I have been talking to friends who have had the honour of caregiving for a loved one. We have brainstormed things we think would have made our journey easier and came up with ten questions to think about.
Even my mom at 92 would say “I still feel the same inside… until I look in the mirror or try to move!” We would laugh about this and yet now I totally understand.
So it doesn’t surprise me so many people put off these types of discussions because we all think we still have time……As we age we know that a fall, a stroke or serious accident can change our life in a moment. Don’t wait. Do it now! Be prepared if you want to save yourself, your partner or those who will want to care for you heartache and angst.
I will share a few each day in subsequent blogs. I hope it will start you thinking and doing some early planning.
- Appoint a ‘truth teller’ who will honestly advise you about your present condition; your truth teller helps you see what you can’t or won’t acknowledge. It’s important that this person will note your physical, emotional and intellectual changes. Make sure you have clearly articulated that you want your truth teller to have difficult, honest conversations with you. Your partner or someone your age is not a good choice. I think we all know stories of one spouse or good friend ‘covering up’ for another and when a crisis occurs everyone is shocked at how fragile one partner is and how much the other one was covering……. From the age of about 60 my dad and mom began to say to my brother and I that we were to tell them when we thought they were no longer able to care for themselves in their home or drive. They would often tell us this. We both thought it was rather early and yet when the time came it was a relief to know we had their permission, even when they seemed surprised by our comments or even angry. We were reassured it was what they wanted.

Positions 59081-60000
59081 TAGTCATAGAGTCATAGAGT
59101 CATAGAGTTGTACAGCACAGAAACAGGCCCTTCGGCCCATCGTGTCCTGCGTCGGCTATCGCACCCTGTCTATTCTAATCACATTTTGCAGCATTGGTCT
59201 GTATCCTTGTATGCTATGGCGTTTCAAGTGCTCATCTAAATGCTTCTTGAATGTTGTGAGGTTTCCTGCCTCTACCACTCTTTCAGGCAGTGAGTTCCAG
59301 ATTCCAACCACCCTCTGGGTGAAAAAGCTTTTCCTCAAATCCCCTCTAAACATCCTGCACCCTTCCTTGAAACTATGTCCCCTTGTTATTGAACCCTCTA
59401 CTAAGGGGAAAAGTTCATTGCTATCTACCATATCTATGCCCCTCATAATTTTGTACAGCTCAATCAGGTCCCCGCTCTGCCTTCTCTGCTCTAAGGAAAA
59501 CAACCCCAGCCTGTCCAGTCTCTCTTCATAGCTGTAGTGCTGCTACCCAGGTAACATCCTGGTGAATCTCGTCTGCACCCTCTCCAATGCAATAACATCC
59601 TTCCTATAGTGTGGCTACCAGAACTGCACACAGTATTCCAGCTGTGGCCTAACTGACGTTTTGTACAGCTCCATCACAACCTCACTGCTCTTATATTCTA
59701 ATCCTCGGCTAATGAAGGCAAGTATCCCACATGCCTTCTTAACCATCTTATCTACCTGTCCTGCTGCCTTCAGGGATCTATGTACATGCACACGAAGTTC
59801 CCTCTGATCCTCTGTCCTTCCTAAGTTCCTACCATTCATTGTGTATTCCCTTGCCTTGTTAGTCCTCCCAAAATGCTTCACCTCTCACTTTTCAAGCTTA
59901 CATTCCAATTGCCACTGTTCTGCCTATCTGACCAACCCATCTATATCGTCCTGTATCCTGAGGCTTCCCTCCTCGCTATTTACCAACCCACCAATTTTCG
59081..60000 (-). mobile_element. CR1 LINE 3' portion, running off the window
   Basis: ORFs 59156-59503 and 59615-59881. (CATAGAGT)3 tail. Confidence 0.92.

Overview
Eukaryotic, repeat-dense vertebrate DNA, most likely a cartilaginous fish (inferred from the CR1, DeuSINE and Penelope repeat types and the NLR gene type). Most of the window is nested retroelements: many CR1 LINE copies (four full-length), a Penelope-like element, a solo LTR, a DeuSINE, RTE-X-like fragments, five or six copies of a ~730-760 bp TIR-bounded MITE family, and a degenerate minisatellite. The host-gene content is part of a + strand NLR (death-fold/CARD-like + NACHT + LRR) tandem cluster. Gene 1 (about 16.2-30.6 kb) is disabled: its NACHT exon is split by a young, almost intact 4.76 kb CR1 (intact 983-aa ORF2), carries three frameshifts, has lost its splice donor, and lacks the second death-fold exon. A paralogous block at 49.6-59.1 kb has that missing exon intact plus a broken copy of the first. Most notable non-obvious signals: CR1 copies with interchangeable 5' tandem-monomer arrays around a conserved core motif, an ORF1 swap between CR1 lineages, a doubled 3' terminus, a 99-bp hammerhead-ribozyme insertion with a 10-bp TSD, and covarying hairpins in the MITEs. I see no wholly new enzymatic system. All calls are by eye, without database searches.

2. Consciously build community. Willingly participate in groups; be social; plan opportunities to talk to others; get yourself out most days even if it is just for coffee or to people watch. Social isolation is a huge factor in mental decline while aging. Know why you get up every morning – what is your daily purpose? human interaction is as necessary as food, water and exercise. Plan something every day. It doesn’t have to be complicated. Don’t make others responsible for your entertainment. Often this falls on your caregivers and they feel it is yet another responsibility. My mom would often say she was so bored or wished she could drive and I always felt guilty and thought I should think of something to help her or go out and drive her somewhere. This was a case of her not wanting to spend money on a taxi or take a bus. I’m already talking to myself saying that when I no longer feel safe driving or the kids tell me to give up my car I will do my best to remain self-reliant. And if I have reached a dementia-stage they have my permission to ignore my comments and not feel guilty. They will remember I’m “just not myself.“